ReplyDeleteclovis: I am not aware of the Euler story but it's certainly possible that a great mathematician like him might have thought about it.

ReplyDeleteIf I remember correctly, Cesaro is a very modern (20th century?) man. It's also possible that in the 2 or 3 centuries between Eular and Cesaro someone else had come up with a similar idea.

My favorite piece of fallacious math is the proof that all positive integers are equal:

ReplyDeleteLet S(n)={1,2,3...n}. We want to prove that for all n, any two numbers x, y included in S(n) are equal to each other. Proof is by induction.

First, case n=1. Then only 1 is included in the set S(n), and 1 is equal to itself.

Next assume that any two numbers in S(n) are equal to each other, and consider S(n+1). Let x, y be two arbitrary numbers in S(n+1). Then x-1, y-1 belong to S(n), hence by assumption x-1 = y-1, hence x = y. Thus the proposition is proved by induction.

There is one sentence in the proof that is a glaring error, but it can easily pass over the head of an unprepared first-year undergrad.

Hi Alejandro:

ReplyDeleteThanks, I like this one :-)

Let x, y be two arbitrary numbers in S(n+1). Then x-1, y-1 belong to S(n)Is exactly what was to be shown, so small wonder the proof follows. (It's evidently not the case. If one takes S(2) = {1,2} then 1-1 is not in S(1) ) Best,

B.

Chickenbreeder,

ReplyDeletethe series is 1/(1+z) with z -> 1. The series 1 - z + z^2 - z^3 + ...has a radius of convergence less than 1 because of the pole at z=-1.

there are reasons other than Cesaro summability to think of this as another representation of 1/2 :)

Neil,

ReplyDeleteThe problem is that people are not honest about what is going on here. You can get any answer you want by subtracting infinity from infinity, so the constraints used to shape the theory after renormalization are all-important. Covariance, for example, is one thing that needs to be imposed (infinity minus infinity, being anything you want, is not necessarily covariant). Gauge invariance is another. The fact that a set of "reasonable" constraints here leads to numbers that agree well with experiment is not a vindication of quantum field theory, it is a vindication of the choice of constraints. We thus have something that was inspired by quantum field theory without actually deriving from it. I have no idea why particle physicists do not seem to recognise the obvious here, but it is certainly not because I don't point it out often enough.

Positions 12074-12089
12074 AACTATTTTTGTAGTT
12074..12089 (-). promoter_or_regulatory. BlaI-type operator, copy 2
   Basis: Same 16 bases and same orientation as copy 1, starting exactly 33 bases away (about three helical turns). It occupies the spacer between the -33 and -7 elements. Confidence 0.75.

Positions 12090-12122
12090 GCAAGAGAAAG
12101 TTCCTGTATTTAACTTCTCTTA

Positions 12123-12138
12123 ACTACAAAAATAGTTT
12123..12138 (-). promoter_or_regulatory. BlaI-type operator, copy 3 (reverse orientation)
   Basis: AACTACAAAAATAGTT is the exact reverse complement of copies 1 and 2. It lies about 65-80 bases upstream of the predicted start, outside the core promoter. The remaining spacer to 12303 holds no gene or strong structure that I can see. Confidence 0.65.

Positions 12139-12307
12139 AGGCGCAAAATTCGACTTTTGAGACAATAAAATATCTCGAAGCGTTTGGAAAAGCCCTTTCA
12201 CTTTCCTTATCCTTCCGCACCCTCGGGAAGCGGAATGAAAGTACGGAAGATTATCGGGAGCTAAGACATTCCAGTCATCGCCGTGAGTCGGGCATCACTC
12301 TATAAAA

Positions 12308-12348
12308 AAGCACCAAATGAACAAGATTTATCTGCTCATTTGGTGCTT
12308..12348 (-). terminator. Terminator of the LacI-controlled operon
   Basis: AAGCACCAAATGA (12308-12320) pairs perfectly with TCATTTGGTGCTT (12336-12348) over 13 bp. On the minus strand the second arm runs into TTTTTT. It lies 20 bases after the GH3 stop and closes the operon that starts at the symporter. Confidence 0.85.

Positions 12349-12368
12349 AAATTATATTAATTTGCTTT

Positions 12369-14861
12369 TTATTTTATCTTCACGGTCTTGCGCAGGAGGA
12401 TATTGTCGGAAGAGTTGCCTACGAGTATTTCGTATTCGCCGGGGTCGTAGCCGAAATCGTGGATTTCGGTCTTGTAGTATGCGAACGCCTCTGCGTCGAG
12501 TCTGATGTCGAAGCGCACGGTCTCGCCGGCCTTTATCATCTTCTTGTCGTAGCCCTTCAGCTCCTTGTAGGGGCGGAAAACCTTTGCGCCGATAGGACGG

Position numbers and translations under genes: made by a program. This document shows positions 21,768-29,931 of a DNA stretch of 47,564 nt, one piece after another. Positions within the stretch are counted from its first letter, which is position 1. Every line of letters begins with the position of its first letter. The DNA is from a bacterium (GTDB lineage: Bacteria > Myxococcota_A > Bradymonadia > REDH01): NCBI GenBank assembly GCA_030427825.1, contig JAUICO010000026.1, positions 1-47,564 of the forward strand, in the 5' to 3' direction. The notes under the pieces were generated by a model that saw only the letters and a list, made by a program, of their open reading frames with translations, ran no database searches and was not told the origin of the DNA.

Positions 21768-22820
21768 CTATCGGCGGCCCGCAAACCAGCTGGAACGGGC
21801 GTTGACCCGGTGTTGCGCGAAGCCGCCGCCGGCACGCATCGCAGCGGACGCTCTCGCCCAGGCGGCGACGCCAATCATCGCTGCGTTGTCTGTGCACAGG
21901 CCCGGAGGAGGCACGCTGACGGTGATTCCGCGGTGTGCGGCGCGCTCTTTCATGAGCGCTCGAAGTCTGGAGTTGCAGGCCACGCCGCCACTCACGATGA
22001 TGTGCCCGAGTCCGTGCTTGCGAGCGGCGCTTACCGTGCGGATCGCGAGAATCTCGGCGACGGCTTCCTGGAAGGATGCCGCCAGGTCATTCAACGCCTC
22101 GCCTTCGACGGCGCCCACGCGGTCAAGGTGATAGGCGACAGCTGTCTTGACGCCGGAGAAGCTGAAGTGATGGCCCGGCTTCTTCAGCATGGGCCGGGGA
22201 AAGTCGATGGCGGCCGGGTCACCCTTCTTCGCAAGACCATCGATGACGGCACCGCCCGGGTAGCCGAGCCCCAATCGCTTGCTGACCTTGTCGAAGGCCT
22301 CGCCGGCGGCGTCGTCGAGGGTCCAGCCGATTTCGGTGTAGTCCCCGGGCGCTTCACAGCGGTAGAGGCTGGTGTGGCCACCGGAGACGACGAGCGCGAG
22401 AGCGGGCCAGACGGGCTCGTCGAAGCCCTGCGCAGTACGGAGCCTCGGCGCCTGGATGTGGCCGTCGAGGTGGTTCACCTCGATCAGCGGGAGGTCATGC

Oh - and what's this "viola" stuff about. It looks like "voila" is what was meant. Is this String Theorists, or at least String Players demonstrating their omnipresence?

ReplyDeleteHi Chris: Thanks for pointing out the typo, I've corrected that. It's more the omnipresence of Google spell check that was responsible in this case. Best, B.

ReplyDeleteIf one can unambiguously deal with arising infinities then the theory is useful. One can like or not like any procedure that does that, one can even avoid it the point is, as Uncle said, that it works. However, the other point, as Chris said, is that one should keep in mind why it is that it works. This is definitely necessary if one wants to progress from applying a theory to understanding and going beyond it.

ReplyDeleteChris, when you say 'Covariance' do you mean Lorentz invariance?

Hi Bee,

ReplyDeleteI used the word "covariance" because the expressions are not always Lorentz scalars.

BTW, I have a copy of the Scharf book ("Finite Quantum Electrodynamics") whose link you provided, but to my mind all it really proves is that some are capable of subtracting infinity from infinity in incredibly subtle and devious ways. This, I suppose, at least makes it relevant to your post.

Hi Carl,

ReplyDeleteThanks for the clarification. I just meant to say you don't mean generally covariant there, but flat space etc. Yes, I admit I don't particularly like Scharf's book (it seems to me it's unnecessarily complicated) but if I recall that correctly his point is one can (after lots of mathematical fuss) formulate the theory such that it's finite from the beginning on. I am not so particularly thrilled by that because I don't think it really solves any problem that I personally am intrigued by, but it's interesting. Best,

B.

"one can (after lots of mathematical fuss) formulate the theory such that it's finite from the beginning on."